The truth of the matter is the enemies of Islam and they wars against Muslims just love a ex-Muslim shock story. Case in point Walid Shoebat who was a Palestinian Christian claiming to be ex-Muslim, but all his claims are fraudulent. His past does not add up. And of course Norma Khouri who wrote a literary hoax about honor killings of her friend in Jordan.

    Positioning yourself as an ex-Muslim is just a cheap way to get exposure where you couldn’t get the same on merit alone.

  2. The label ‘Ex-Muslim’ does not necessarily equate to ‘Atheist’, but I do see Maryam’s point about using it to provoke and challenge.

    In that it has been demonstrated that perceived atheist prevalence reduces anti-atheist prejudice (, it would likely hold true for ‘Ex-Muslim’ prevalence. But, then, is it more effective in the effort to combat fundamentalist hatred to bolster the prevalence of Atheist over ‘Ex-Muslim’?

    Atheist position cannot be successfully argued against with theist values, but someone who may be seen as a theist (e.g. Christian) ‘Ex-Muslim’ can easily be accused of having moved on to the ‘wrong’ religion and, therefore, is guilty of heresy and, therefore, ‘deserving’ of whichever punishment the Muslim accuser ascribes to.

  3. Why do people say they “became an atheist” when we’re all born atheists? It is religion that parents, churches, mosques and temples try to pound into us. Those who were caught up in religion and later reject that indoctrination revert to atheism.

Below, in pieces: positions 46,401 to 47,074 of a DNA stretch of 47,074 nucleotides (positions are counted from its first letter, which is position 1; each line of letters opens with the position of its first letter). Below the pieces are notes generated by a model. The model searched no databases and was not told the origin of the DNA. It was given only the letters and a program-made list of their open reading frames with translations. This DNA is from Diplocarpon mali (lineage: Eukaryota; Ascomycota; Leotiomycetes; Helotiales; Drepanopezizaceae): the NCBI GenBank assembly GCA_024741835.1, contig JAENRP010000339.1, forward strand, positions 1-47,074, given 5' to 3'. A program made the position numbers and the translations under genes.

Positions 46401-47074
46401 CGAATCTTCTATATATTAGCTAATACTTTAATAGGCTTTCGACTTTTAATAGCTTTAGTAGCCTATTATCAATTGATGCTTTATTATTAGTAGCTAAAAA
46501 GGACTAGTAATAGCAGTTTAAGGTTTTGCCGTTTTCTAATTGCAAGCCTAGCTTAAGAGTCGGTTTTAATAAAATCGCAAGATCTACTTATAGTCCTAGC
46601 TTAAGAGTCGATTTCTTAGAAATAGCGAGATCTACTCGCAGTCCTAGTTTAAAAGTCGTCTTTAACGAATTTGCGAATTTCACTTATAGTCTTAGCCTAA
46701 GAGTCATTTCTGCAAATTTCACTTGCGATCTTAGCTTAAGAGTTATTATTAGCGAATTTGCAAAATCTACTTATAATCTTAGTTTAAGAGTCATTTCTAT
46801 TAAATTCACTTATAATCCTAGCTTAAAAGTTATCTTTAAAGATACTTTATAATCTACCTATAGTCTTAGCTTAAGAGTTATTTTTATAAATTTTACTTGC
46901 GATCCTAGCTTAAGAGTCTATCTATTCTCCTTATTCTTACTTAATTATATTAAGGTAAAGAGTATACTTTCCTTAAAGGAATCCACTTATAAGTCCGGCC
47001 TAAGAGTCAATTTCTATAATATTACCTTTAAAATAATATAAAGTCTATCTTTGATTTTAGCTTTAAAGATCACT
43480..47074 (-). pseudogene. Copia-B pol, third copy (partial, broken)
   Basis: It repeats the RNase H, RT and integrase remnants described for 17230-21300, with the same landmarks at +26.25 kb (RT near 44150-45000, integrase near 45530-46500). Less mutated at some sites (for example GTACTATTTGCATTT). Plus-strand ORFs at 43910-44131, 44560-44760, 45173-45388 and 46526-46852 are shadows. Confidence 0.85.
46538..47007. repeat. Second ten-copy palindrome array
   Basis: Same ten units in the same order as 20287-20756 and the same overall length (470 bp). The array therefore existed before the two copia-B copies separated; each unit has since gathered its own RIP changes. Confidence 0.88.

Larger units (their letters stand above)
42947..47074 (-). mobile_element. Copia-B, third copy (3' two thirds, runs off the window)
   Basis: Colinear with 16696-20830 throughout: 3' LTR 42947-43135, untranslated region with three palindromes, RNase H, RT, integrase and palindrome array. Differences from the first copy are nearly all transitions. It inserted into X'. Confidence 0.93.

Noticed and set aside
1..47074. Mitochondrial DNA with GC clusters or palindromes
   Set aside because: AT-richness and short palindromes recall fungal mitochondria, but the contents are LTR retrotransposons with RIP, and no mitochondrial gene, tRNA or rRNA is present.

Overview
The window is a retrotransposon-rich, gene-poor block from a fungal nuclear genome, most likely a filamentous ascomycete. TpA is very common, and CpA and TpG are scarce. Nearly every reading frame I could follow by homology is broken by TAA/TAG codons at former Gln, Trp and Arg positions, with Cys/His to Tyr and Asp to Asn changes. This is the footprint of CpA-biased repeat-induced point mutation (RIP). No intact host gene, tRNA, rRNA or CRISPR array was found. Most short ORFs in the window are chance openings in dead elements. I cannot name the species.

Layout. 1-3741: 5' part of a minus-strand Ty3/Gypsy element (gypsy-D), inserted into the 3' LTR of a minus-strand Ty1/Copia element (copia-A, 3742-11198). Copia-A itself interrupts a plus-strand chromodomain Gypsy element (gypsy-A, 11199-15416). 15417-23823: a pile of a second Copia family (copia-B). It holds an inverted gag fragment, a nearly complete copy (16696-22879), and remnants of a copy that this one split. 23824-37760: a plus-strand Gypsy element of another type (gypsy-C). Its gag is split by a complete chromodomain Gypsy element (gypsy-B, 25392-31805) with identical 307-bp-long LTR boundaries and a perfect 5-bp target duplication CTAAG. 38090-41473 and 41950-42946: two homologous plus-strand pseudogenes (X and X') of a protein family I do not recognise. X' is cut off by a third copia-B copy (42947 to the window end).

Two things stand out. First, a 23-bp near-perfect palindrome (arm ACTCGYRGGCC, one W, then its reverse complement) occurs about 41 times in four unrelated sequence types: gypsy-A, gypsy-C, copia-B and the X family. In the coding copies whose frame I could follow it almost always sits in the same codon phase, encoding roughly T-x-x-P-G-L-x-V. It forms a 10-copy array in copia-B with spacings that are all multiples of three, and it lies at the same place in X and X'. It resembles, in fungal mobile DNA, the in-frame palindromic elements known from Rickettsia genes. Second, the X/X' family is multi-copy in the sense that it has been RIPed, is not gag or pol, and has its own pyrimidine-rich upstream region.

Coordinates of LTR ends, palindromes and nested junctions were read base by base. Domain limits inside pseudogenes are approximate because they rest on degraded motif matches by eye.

1. Because we are born atheists only in the sense that we start from a position of complete ignorance about any factual questions. An atheist is someone who is unconvinced by any of the religions of the world that they have ever heard of; a baby is someone who has never encountered them, or given the idea any thought. An important distinction, because most babies only retain their lack of belief in the local gods as long as they retain their lack of belief in, say, animals they’ve not personally seen, places they’ve not personally been, and everything else that you learn about in childhood. It is a very rare baby who seriously considers the supernatural tales their society tells them, and rejects them on the grounds of insufficient evidence from the outset.

  4. I think if you locked Taslima Nasreen up in a closed room she’d eventually start an ideological argument with her own shadow 🙂

    1. That’s because unlike you, the woman is a thinker. Thinkers will put their thoughts out there. That’s goood, for better or for worse.